From its industrial roots, the city has evolved into a major commercial and cultural destination, and is now one of the UK’s most dynamic and youthful cities (40% of the population is under 25).
The largely pedestrianised city centre features some seriously modern architecture, cultural landmarks and world class retail, with the old industrial canals cleaned up and serving as backdrops for a thriving café, bar and restaurant scene.
Being a large city, Birmingham has its own well-established Gay Village, located just to the south of the city centre, in an area now known as Southside.
The Birmingham gay scene caters mainly for the huge and relatively young urban population. Tourism is growing rapidly (Birmingham is England’s second most-visited city outside of London) but does not yet attract the same volume of gay visitors as London, Manchester or Brighton.
With its location at the very heart of England, Birmingham is easy to reach. The city is a major UK rail hub, with fast and frequent connections to London and other major UK cities from the main station, Birmingham New Street. There are additional rail services from Snow Hill and Moor Street stations.
Birmingham International Airport is located near Solihull, 8 miles from the city centre. It has frequent daily flights to other major UK and European cities. There are also direct flights to Delhi, Dubai, Islamabad, New York and Toronto. A free Air-Rail service links the passenger terminals to the International Rail Station, with frequent rail services to New Street Station (costing between £3-4). The X1 and 97/A buses go into the city centre for £2.40. Taxis can cost close to £40.
Birmingham is also at the heart of the UK’s motorway network, with fast road connections to London and the South East via the M42, to the East via the M6 and the South West via the M5.
With a good range of city centre hotels and the central location of the Gay Village, you will be able to easily reach most destinations by walking, or taking a local taxi.
Network West Midlands provides a public transport network of buses, trains and metros connecting all areas of the city. Whereas in other European cities it is common for public transport systems to be integrated this generally not the case in the UK (at least, outside of London) therefore you will have to buy separate tickets depending on your mode of transport or pay extra “add-ons” to your original price.
For out list of recommended hotels near the Gay Village on Hurst Street and within the Birmingham city centre, visit our Gay Birmingham Hotels page.
Highlights include the city centre Bullring, rejuvenated with the architectural wonder that is the Selfridges store. The city also has a Harvey Nichols, a wider selection of exclusive stores at The Mailbox and the world famous Jewellery Quarter.
Birmingham Museum and Art Gallery – Chamberlain Square. Home to a large permanent art collection, temporary exhibitions and The Waterhall Gallery of Modern Art.
IKON Gallery – Oozells Square off Broad Street. Modern and conceptual art gallery with a great café.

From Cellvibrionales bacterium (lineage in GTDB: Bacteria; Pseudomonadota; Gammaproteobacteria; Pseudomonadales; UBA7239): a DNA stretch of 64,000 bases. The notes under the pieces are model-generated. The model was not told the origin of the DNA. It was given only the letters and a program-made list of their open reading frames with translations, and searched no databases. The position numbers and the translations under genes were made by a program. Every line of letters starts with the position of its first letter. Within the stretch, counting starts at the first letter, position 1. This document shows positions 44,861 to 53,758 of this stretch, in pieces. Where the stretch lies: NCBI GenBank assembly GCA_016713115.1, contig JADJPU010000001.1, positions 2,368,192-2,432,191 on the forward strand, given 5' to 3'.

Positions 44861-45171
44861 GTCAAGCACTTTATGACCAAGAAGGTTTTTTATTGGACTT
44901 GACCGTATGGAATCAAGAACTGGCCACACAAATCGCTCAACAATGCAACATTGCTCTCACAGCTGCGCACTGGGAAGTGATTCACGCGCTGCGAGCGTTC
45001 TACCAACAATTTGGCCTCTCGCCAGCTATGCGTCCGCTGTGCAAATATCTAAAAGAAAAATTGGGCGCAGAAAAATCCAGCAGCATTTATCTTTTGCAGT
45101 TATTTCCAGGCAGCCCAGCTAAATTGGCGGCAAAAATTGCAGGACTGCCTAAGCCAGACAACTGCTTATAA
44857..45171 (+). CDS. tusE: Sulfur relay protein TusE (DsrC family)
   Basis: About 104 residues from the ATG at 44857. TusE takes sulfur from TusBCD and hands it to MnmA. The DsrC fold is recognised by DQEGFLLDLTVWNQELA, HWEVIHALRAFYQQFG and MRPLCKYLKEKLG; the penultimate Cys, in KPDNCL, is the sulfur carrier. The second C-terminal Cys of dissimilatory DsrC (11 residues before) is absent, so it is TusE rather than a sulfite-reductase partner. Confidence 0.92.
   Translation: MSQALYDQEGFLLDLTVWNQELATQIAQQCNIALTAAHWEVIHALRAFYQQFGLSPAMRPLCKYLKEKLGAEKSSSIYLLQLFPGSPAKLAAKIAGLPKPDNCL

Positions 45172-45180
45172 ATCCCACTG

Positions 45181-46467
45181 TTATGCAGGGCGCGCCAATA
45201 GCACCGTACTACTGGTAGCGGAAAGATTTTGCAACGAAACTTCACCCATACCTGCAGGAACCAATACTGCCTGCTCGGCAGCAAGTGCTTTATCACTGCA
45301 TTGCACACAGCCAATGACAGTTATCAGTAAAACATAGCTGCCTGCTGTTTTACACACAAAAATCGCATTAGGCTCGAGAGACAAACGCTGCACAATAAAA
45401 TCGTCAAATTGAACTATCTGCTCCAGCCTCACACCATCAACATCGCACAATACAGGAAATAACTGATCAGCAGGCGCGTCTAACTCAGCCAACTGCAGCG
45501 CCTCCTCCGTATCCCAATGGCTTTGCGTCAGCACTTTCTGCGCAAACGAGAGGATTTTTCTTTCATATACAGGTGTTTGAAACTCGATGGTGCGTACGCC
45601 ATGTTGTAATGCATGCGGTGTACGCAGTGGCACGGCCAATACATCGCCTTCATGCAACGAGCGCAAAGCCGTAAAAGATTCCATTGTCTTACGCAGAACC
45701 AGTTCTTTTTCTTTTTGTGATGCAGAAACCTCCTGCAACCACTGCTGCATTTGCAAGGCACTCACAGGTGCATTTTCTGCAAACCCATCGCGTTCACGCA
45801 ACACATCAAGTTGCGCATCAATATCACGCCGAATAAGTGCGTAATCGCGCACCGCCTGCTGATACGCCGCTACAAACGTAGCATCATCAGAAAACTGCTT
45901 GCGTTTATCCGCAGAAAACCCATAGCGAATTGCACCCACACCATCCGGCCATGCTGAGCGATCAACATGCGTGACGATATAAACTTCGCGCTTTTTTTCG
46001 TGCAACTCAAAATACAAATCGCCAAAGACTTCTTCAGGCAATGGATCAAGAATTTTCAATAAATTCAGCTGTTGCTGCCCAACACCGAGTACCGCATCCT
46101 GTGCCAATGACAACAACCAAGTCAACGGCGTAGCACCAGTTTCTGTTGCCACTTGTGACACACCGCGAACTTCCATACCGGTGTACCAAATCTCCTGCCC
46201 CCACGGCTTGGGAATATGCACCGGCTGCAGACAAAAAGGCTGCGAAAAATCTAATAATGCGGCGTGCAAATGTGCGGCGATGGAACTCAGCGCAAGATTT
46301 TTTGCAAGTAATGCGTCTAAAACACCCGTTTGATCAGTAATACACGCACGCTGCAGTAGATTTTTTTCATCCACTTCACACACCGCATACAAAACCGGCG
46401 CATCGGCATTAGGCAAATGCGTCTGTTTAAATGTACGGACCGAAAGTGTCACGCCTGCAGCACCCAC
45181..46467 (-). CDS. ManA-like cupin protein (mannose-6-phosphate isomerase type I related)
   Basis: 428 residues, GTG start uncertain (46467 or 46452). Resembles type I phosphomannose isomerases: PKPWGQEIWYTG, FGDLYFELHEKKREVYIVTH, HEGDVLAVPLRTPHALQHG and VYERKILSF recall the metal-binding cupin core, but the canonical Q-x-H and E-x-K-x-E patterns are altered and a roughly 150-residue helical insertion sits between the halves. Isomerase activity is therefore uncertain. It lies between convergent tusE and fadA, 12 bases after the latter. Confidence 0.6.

Aston Hall, Trinity Road, Aston. A restored Jacobean mansion featuring period rooms and works of art.
Symphony Hall, Broad Street. This major concert venue is located in the heart of the city centre.
Birmingham Royal Ballet, Thorp Street. One of the major UK ballet companies, whose performance home is the Birmingham Hippodrome, located in the city centre and close to the Gay Village.
Cadbury World Museum – Cadbury chocolate is synonymous with Birmingham. Their huge chocolate factory is just to the south of the gay village and open to visitors most days.
Think Tank Gallery, Millennium Point, Curzon Street – hands-on Science Museum. Combination tickets are available for the nearby IMAX cinema.
Museum of the Jewellery Quarter, Vyse Street, Hockley – An opportunity to visit an abandoned jewellery workshop, in the area of many commercial jewellers.
The city is home to diverse communities from around the world, and features many different religious centres including Birmingham Cathedral, Birmingham Central Mosque and Birmingham Buddhist Centre.
The world’s cuisines are also well represented in the city with many Chinese, Indian, Thai, Italian, French, Spanish and even South American restaurants.
Birmingham Pride kicks off the UK’s Gay Pride season and is held over the Spring Bank Holiday weekend, attracting large numbers of participants (around 70,000 in 2014). The festival is held at the Gay Village, with market stalls, performances, a funfair and a Pride Parade. The event now charges an entry fee, and is one the UK’s largest Pride events.
In recent years, the UK has tightened its immigration procedures and introduced the use of biometrics. Full details can be found here.
Most visitors from Hong Kong SAR, Singapore and Taiwan do not require a visa (please check here to see if this applies to you).
Most other visitors from Asia need to obtain a visa before travelling to the UK. You will normally be required to attend an interview at your local British Embassy.
Entry is normally permitted for a period of 6 months, and you are free to travel anywhere in England, Wales, Scotland and Northern Ireland. A British visa is not valid for travel to other European countries.
The UK currency is the Pound Sterling, symbolised by £. Euros are not accepted as payment in the UK.
Visa & MasterCard and debit cards are accepted almost everywhere. American Express and Diners cards are widely accepted. The UK uses a ‘Chip and PIN’ system for all payments. If your card has a microchip, expect to be asked to enter your PIN number rather than sign. If you do not have a PIN, expect to be asked to show official photo ID.
Exchanging cash into British Pounds in the UK can be expensive. Most Asian travellers get a better rate by exchanging currency before travelling to the UK.
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